FLORENCE – Francis Marion University chemistry students are currently involved in several undergraduate research projects, based on their interests and career plans.
The projects range from pure and applied chemical research to theoretical computational chemistry; from historical literature surveys of scientists and their contributions, to the development of experiments for elementary and secondary science students, Barbara Hankinson, Ph.D., chemistry department chairman, says.
This past summer session, Joshua Jackson of West Columbia completed a research project, under the direction of Hankinson, on “The Historical Development of Physical Chemistry and Modern Physics.” His research focused on the life and scientific achievements of Ernest Rutherford, Neils Bohr, Sir Humphry Davy, Max Planck, Albert Einstein and other chemists and physicists.
For research during the fall 1999 semester, seven chemistry majors at FMU have been awarded Roche Research Fellowships and are undertaking a variety of research projects under the direction of chemistry faculty members.
Shannon Byrd of Dillon will work under Fred Clayton, Ph.D., professor of chemistry, to research and explore the historical background of Amedeo Avogadro and his determination of Avogadro's number. Also, the measurement of Avogadro's number by other means in more recent times will be studied.
With this data and information, a method or experiment will be developed for use in the advanced high school/beginning college chemistry laboratory course, incorporating Byrd’s education and chemistry backgrounds.
Wendy Crowley of Florence will work under the direction of Kenneth Williams, Ph.D., professor of chemistry, to research salicylaldehyde phenylhydrazone as an indicator in the “Nonaqueous Titration of Organometallic Reagents.” This indicator will be prepared by the reaction of salicylaldehyde and phenylhydrazine and used to titrate commercial samples of methyl-, ethyl-, and phenylmagnesium chloride and butyllithium.
These titrations will be compared with others in which the organometallic reagents have been dissolved in common laboratory solvents of varying qualities (extent of moisture). The goal is to determine the effect of the quality of solvent purchased, and the drying procedure used, on the activity of the organometallic reagent, and ultimately to allow precise, known quantities to be delivered to reaction mixtures.
Laura Graham of Lynchburg will also work under the direction of Williams to research topic zinc complexes of 5-fluorosaccharin as models of inhibitor/enzyme interactions. In previous work in FMU laboratories it has been shown that saccharin is an effective competitive inhibitor of the enzyme carbonic anhydrase.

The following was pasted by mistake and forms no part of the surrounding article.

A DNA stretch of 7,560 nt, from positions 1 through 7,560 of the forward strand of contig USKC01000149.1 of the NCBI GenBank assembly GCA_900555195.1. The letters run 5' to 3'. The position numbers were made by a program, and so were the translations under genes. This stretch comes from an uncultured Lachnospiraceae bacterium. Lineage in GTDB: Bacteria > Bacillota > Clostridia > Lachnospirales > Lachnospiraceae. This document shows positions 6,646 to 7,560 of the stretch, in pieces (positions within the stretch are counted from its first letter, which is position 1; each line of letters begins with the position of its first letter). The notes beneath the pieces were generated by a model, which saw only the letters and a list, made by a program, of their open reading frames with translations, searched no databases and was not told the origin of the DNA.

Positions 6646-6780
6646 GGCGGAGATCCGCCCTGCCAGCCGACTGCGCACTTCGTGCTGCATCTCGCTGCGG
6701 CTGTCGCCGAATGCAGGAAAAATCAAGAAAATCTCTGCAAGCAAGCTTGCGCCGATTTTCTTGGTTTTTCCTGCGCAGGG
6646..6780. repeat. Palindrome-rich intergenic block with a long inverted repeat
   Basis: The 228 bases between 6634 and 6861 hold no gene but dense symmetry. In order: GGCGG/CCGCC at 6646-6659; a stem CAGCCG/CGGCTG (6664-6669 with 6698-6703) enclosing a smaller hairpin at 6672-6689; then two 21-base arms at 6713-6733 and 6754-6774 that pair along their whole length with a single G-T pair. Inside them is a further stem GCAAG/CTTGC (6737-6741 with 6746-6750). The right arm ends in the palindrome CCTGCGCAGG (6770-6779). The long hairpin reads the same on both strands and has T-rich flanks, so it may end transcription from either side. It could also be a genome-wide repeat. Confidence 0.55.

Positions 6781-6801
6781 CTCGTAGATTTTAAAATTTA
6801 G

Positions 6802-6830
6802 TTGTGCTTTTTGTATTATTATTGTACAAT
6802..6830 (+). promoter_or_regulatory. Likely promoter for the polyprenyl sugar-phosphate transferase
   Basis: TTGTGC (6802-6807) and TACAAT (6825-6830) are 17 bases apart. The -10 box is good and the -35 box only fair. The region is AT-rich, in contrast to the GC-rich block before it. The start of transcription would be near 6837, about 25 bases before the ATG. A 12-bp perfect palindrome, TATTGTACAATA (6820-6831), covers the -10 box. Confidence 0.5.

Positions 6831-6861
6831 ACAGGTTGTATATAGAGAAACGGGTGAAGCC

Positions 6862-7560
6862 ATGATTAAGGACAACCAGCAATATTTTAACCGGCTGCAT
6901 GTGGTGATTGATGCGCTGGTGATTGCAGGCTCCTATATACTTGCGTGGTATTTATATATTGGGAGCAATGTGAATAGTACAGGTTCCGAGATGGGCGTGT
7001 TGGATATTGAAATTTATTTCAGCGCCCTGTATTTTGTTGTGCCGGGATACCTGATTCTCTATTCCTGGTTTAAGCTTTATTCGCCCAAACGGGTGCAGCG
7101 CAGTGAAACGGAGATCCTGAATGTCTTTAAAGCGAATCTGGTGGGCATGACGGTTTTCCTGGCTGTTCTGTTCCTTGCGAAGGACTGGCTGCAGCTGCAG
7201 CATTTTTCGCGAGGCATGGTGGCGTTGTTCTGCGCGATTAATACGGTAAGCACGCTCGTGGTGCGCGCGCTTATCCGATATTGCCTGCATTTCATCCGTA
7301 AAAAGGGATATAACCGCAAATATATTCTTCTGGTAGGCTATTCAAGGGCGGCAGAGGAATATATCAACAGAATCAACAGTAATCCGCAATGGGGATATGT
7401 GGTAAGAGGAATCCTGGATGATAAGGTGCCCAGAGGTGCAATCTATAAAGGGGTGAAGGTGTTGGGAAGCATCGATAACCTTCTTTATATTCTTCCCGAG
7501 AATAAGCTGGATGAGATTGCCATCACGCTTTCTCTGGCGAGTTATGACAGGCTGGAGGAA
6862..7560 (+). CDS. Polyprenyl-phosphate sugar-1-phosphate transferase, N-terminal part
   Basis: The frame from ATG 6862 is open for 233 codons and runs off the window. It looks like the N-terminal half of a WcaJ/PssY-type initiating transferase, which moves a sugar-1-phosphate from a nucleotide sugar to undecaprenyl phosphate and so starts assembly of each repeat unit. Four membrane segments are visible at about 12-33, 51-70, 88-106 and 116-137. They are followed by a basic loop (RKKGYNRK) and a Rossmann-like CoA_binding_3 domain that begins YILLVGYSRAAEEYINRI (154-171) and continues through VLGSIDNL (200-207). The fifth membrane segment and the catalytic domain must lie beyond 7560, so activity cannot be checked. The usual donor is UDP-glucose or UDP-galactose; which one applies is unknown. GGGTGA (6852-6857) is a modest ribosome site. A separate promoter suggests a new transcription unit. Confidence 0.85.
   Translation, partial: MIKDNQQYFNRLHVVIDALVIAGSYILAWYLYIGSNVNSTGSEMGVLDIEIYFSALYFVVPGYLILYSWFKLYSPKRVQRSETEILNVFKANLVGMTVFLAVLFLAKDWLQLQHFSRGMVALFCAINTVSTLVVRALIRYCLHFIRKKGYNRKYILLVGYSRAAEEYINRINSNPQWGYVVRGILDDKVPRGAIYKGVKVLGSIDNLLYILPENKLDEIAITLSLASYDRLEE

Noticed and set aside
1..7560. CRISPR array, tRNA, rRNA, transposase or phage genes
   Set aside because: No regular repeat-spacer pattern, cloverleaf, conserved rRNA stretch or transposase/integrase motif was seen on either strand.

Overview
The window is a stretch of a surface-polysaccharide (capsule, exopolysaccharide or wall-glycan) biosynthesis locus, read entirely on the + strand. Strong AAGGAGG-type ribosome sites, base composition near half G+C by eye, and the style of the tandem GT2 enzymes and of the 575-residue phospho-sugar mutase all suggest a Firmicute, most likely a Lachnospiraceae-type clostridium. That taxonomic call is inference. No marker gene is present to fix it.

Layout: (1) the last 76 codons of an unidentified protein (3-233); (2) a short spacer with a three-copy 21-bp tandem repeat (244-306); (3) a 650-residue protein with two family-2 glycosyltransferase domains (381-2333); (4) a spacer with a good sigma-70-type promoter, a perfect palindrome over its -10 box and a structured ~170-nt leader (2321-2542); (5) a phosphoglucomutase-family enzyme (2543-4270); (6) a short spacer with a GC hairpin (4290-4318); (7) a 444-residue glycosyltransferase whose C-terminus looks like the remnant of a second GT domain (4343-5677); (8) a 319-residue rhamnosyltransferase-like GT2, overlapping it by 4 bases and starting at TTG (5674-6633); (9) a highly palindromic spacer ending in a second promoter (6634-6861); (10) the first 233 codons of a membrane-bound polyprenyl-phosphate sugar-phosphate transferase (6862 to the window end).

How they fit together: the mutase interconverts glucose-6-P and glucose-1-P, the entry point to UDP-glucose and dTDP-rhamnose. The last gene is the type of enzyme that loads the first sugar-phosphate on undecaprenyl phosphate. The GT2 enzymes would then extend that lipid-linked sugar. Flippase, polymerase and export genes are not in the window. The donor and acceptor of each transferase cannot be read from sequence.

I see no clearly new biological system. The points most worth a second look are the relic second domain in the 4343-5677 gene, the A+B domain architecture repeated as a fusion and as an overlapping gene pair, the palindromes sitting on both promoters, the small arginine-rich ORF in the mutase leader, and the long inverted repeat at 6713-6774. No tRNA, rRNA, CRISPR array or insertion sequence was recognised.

This enzyme has a zinc ion as a crucial component of its active site. Hyperactivity of this enzyme has been implicated as a cause of glaucoma and thus inhibitors are potential treatments for this disease. In this study, simple zinc complexes of 5-fluorosaccharin will be prepared and characterized by HPLC, and IR and F-19 NMR spectroscopies.
Robert Scott Hudson of Elgin will work under the direction of Allen Clabo, Ph.D., assistant professor of chemistry, on “The Synthesis and Computational Investigation of a Lactone Carbene.” It is known that photolysis of cyclobutendiones yields bis-ketenes as intermediates that can be trapped as succinic acid derivatives.
However, in some cases, other products are isolated that suggest that an unusual lactone carbene is also present in the reaction. In this reaction this novel rearrangement will be investigated by designing an alternative synthesis. The structures and relative energies of the bis-ketene and the carbene will be further studied using semi-empirical and ab initio theoretical methods.
William Stephen McCall of Florence will work under the direction of Williams on “Metal Halogen Exchange in Organometallic-Alkyl Iodide Systems.” In this study iodo derivatives, or organic compounds of various functional groups, will be prepared or purchased and reacted with methyl-, ethyl-, and phenylmagnesium chloride, and with n-butyllithium. The reaction products will be hydrolyzed with aqueous acid or other electrophilic reagents, and the nature of the products determined by Gas Chromatography/Mass Spectrometry.
The purpose of this project is to discover routes to otherwise inaccessible organometallic reagents.
Toby L. Nelson of Lake City will also work under the direction of Clabo to research “Computational Investigations of Chalcogen-Substituted Carboxylic Acids.” Semi-empirical and ab initio computations of the molecular structures and energies of mixed dichalcogen acid isomers will be performed and used to locate minimum energy structures and to calculate energy differences between isomers.
Ryan Pooran of Trinidad is work under the direction of LeRoy Peterson, Ph.D., associate professor of chemistry, on “The Synthesis and Characterization of Porous Crystalline Materials.” Metal ions such as Zn (II), Cu (II), and Mg (II) and ligands such as 4,4'-bipyrimidine and 2,2'- bipyridine will be used to synthesize these metal complexes.
These zeolite-like materials find many useful applications in catalysis and separation technology.
Roche Carolina International provides funding for these research fellowships. Each student must be a chemistry major and can take from one to three hours credit for participation in a research project.
These seven students will present their research findings in a research colloquium on Tuesday, Dec. 7. For more information about the FMU chemistry programs of the undergraduate student research, call Hankinson at 843-661-1449.